In the twenty-first century, architecture no longer seems to propel the world towards a distant utopian future beyond our wildest imagination. This does not mean that architects have lost their visionary impulse; instead, practice is resolutely concerned with the gritty issues of here and now. This type of “real” vision or “projective practice” (to use the term coined by Robert Somol and Sarah Whiting) can be defined as an idealistic and pragmatic approach to architecture that looks at working from within the existing framework of society to make change rather than providing a critique from the margins.
The multiphrenic entrants to the 2011 AA Prize for Unbuilt Work also explore and respect real concerns. These range from emergency responses to bushfire (Sergey Pochevskiy, RMIT) to the pressing and perennial need for better standards in Indigenous housing (Josh Carmody, University of Melbourne). The speculative nature of the Unbuilt prize shows that on top of these “real” efforts there is also a need to have some distance in these matters, such as that from client and budget, in order to think without constraint.
The unbuilt projects in this article also created polemical distances between the jurors. Yet it is not that the winning and commended projects only provided engaging and ingenious explorations of solutions to current urban problems – “Architectural discourse can even be driven by rethinking the kitchen sink,” remarked one juror – it was also the transition of each project from the conceptual to the real through the pragmatic detail of architecture that was enchanting. And finally, in the current trend of architectural practice, rather than negating reality as paper architecture has often done in the twentieth century, the successful entrants to the AA Prize for Unbuilt Work build upon a passion for what is “real” – issues facing us today that can be projected over various scales to change our course into the future.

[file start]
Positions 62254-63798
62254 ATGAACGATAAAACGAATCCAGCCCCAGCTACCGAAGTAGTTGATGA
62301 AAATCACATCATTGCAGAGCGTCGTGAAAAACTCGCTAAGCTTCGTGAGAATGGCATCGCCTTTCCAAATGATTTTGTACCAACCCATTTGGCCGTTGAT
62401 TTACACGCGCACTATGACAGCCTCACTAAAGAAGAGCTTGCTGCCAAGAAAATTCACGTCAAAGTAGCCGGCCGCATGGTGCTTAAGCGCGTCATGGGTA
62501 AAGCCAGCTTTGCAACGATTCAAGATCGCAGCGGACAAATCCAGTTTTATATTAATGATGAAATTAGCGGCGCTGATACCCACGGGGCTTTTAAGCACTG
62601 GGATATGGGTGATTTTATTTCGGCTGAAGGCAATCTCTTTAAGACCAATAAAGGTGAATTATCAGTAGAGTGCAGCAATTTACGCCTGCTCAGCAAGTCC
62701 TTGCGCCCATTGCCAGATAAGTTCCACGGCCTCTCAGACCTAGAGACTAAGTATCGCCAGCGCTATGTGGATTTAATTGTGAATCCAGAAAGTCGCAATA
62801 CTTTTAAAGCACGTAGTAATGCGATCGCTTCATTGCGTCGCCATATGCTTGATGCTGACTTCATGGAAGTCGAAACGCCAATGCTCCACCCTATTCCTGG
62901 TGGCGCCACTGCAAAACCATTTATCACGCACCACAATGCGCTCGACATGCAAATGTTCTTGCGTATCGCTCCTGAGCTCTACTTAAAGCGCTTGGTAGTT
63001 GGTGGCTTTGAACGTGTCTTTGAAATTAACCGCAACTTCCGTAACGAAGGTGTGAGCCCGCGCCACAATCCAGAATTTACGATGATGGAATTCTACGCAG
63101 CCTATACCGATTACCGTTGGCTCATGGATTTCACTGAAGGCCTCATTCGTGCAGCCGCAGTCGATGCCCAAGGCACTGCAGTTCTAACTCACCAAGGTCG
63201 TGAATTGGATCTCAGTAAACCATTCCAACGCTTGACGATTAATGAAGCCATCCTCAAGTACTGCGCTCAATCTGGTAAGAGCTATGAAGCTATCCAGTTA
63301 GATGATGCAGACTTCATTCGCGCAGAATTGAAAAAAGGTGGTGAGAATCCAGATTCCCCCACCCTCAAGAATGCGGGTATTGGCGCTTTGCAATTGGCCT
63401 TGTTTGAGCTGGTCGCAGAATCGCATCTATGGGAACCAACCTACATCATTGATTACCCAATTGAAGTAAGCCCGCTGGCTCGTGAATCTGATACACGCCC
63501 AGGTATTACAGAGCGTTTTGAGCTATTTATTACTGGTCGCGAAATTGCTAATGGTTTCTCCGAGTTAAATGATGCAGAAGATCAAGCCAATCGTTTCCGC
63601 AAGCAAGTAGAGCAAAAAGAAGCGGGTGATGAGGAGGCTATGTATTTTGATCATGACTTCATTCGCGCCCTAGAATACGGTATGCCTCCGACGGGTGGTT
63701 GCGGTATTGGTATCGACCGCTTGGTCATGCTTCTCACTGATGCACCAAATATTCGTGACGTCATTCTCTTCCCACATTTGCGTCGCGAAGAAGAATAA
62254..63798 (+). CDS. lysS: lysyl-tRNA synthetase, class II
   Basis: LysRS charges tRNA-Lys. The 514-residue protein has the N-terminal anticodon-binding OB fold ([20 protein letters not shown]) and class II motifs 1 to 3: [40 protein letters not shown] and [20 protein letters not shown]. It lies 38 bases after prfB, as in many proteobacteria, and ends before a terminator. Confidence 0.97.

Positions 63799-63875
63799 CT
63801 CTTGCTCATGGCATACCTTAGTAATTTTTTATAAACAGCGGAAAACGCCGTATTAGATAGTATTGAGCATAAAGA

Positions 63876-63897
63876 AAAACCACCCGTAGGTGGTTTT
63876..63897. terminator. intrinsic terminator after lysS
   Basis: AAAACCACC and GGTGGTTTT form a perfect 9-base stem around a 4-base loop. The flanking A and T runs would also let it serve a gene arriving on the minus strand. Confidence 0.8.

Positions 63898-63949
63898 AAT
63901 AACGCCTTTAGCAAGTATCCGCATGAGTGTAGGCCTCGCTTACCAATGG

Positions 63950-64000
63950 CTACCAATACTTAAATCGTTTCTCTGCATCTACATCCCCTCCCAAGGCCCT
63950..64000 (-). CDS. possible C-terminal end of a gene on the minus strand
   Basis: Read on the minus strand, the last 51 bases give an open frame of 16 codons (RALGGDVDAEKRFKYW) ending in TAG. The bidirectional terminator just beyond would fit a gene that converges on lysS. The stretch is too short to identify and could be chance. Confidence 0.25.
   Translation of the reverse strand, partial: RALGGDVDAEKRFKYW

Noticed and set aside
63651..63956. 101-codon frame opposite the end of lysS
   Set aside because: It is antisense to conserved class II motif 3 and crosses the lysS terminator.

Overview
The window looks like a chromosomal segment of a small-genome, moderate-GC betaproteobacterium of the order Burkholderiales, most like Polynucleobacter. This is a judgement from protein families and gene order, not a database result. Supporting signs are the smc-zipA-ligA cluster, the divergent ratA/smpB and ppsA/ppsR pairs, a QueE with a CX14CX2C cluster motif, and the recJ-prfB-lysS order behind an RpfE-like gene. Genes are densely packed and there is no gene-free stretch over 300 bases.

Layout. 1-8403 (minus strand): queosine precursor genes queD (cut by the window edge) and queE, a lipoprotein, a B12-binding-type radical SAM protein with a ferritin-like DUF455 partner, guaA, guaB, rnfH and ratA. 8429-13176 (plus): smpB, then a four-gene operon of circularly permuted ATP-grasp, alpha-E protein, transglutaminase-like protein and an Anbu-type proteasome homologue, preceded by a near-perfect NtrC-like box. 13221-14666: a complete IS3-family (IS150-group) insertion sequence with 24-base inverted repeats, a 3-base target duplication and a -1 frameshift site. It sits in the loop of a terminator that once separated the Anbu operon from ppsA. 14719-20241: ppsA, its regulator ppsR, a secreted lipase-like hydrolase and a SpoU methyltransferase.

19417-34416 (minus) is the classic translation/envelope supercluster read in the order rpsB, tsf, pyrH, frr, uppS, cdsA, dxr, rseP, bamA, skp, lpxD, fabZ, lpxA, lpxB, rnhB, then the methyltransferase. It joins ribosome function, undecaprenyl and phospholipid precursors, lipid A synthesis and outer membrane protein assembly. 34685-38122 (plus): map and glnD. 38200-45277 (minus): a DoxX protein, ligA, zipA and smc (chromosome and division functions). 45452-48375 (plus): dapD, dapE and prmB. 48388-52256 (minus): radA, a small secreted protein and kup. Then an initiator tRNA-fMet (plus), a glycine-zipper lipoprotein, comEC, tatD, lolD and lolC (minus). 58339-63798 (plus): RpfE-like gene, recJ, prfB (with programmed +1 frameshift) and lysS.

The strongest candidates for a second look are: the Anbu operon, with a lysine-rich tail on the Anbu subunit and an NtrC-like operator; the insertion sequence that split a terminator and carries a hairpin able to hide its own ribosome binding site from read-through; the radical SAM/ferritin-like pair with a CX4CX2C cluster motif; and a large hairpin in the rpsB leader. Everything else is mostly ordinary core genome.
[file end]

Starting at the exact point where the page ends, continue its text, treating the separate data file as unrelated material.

The winner of the 2011 AA Prize for Unbuilt Work, Ton Vu, explores the topic of informal urbanism, a pressing matter given that one-sixth of the world’s population currently lives in informal settlements, with this figure growing. In Vu’s project, Sai Gon Informal, the reality is that 80 percent of Ho Chi Minh City’s economy is in fact informal and its neighbourhoods are cleared as a by-product of modernization.
Ton Vu displays a deep understanding of and engagement with the city’s culture; this is reflected in his sophisticated refraction and densification of the Saigon narrow-house typology to rehouse the informal settlers.
Ton Vu does not only highlight and employ bottom-up tactics in making a city, but also employs formal architectural strategies, which are shown in the integration of formal and informal program. Imbued within the architecture, the materialization and formalization of these economies in terms of ownership is not seen as an elegiac loss of culture, but instead in terms of empowerment. And with this, Ton Vu shows what architecture can do to empower the underdog, from the scale of the city to the street corner.
Living with the Murray River: Tidal Garden by Times Two Architects demonstrates a carefully considered and drawn project on the ecology of the Murray flood plains, exploring the environmental impact of flooding, tidal currents and rising sea levels. The architects have created a visitor centre that rests in the landscape (a disused grazing property) and that is intersected by three walks that allow the visitor to unravel the narrative of the river system.